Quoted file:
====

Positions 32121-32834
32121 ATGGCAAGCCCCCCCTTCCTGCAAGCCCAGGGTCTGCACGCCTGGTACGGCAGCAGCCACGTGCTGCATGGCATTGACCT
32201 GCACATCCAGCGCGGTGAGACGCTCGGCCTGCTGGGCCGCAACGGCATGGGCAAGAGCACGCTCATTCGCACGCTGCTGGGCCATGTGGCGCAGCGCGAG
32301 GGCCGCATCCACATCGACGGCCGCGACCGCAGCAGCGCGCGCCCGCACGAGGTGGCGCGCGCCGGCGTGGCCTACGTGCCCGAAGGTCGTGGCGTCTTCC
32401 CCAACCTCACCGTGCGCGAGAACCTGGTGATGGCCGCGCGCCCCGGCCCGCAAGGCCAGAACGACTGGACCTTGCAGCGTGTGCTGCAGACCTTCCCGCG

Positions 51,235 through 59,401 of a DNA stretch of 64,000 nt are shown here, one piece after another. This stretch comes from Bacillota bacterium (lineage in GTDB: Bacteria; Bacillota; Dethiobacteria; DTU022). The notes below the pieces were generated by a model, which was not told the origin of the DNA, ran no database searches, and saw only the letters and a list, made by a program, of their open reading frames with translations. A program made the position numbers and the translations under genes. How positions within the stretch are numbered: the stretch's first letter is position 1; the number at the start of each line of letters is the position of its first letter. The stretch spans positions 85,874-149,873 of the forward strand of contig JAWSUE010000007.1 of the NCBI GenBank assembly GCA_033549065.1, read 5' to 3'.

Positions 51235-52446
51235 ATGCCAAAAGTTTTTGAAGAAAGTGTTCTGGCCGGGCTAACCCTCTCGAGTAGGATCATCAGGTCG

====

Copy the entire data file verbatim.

Positions 32121-32834
32121 ATGGCAAGCCCCCCCTTCCTGCAAGCCCAGGGTCTGCACGCCTGGTACGGCAGCAGCCACGTGCTGCATGGCATTGACCT
32201 GCACATCCAGCGCGGTGAGACGCTCGGCCTGCTGGGCCGCAACGGCATGGGCAAGAGCACGCTCATTCGCACGCTGCTGGGCCATGTGGCGCAGCGCGAG
32301 GGCCGCATCCACATCGACGGCCGCGACCGCAGCAGCGCGCGCCCGCACGAGGTGGCGCGCGCCGGCGTGGCCTACGTGCCCGAAGGTCGTGGCGTCTTCC
32401 CCAACCTCACCGTGCGCGAGAACCTGGTGATGGCCGCGCGCCCCGGCCCGCAAGGCCAGAACGACTGGACCTTGCAGCGTGTGCTGCAGACCTTCCCGCG

Positions 51,235 through 59,401 of a DNA stretch of 64,000 nt are shown here, one piece after another. This stretch comes from Bacillota bacterium (lineage in GTDB: Bacteria; Bacillota; Dethiobacteria; DTU022). The notes below the pieces were generated by a model, which was not told the origin of the DNA, ran no database searches, and saw only the letters and a list, made by a program, of their open reading frames with translations. A program made the position numbers and the translations under genes. How positions within the stretch are numbered: the stretch's first letter is position 1; the number at the start of each line of letters is the position of its first letter. The stretch spans positions 85,874-149,873 of the forward strand of contig JAWSUE010000007.1 of the NCBI GenBank assembly GCA_033549065.1, read 5' to 3'.

Positions 51235-52446
51235 ATGCCAAAAGTTTTTGAAGAAAGTGTTCTGGCCGGGCTAACCCTCTCGAGTAGGATCATCAGGTCG